The tank is up running equipment, and has been for a little over a week. I picked up six danios to begin the cycle about two days ago. Decided to test water when I got home today. I was pretty surprised to find that the water was testing at 2 PPM ammonia. I completed a 50% water change, treating the replacement water with the Prime at the recommended dose. I retested and found that I was between 1-2 PPM ammonia even though I changed water, and treated the replacement water. I thought I might need to dose again as the bottle says it might be needed so I dosed again, and retested getting it down to a clear one PPM ammonia. I added more prime trying to get it down further, however after the 4th dose of Prime it's showing at 2ppm ammonia again.

Anyone have any ideas? I've not had this issue here before, or anywhere else when I was keeping fish in the past.
duanes duanes
RD. RD.
 

duanes

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I believe Prime breaks the Chlorine/Ammonia bond, but that separation does not necessarily eat up the ammonia, it may slightly alter it.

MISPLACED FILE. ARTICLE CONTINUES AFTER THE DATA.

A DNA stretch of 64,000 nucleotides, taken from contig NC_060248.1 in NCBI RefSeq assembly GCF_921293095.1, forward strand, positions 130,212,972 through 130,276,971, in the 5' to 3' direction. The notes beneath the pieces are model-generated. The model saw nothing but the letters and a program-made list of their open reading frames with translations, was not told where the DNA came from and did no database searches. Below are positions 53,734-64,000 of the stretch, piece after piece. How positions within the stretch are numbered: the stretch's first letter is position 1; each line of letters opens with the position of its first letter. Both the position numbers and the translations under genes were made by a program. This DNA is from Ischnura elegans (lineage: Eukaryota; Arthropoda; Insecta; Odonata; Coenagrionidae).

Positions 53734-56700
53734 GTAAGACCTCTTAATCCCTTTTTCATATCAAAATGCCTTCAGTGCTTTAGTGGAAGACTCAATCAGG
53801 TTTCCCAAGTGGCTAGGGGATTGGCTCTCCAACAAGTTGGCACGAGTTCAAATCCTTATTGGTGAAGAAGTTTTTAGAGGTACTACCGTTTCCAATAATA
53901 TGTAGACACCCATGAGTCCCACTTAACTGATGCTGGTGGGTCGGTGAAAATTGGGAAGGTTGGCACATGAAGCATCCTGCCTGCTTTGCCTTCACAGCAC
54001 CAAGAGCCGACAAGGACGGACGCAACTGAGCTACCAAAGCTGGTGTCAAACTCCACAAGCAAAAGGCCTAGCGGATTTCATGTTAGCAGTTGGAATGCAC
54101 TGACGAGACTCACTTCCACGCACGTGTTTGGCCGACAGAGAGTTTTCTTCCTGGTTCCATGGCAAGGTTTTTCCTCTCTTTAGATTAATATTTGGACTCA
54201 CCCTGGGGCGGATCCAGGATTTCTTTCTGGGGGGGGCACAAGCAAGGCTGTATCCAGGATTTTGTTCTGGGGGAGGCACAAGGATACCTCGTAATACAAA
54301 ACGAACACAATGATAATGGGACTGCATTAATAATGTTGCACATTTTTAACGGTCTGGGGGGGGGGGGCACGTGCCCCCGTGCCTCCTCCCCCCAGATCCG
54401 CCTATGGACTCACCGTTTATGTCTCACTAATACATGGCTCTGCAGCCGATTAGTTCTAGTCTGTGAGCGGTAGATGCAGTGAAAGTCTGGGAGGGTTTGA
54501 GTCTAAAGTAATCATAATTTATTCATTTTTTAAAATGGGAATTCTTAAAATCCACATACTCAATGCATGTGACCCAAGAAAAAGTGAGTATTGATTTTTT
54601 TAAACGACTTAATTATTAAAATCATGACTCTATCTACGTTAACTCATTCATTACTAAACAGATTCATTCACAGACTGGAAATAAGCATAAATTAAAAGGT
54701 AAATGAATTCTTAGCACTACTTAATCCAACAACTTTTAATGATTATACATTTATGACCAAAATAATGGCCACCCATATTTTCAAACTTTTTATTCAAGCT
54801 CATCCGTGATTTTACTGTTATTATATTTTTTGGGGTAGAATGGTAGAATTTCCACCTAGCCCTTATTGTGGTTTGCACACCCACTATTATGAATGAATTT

Since your tank is not cycled only being filled one week (it usually takes 6 to 8 weeks to completely cycle a newly set up tank) there is not a large enough population of beneficial bacteria to consume the ammonia, and I'm not really surprised at your readings.
When I lived in Wisconsin I also had chloraminated tap water, so after adding a dechlorination chem like sodium thiosulfate to my water change water, there was always a trace of ammonia left, but because I added tap water to my sumps, as opposed to straight to the tank, that trace was quickly used up by the large population of beneficials in the media of the sump. I believe you need patience, and in 6 to 7 weeks, if the ammonia is not quickly used, then I'd start to wonder "what's up".
 

xdoomsongx

Jack Dempsey
Original poster
MFK Member
Sep 3, 2008
6
3
33
Kansas
So, I'm used to ammonia levels being in the .2-.5 ppm range when cycling. Will the 1-2ppm I'm getting now likely be tolerated okay?
Should I continue with regular water changes or wait for ammonia to go above 2ppm?
Sorry, I've just not had these issues with cycling before in terms of the ammonia level.
 

RD.

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What Duane said, to which I will add, from a recent post on this subject which may explain part of your issue. You can't get proper readings of NH3 when using products such as Prime or Safe, unless you use the proper equipment to test for it. With your API test kit you are only getting a total ammonia reading, not one for free ammonia.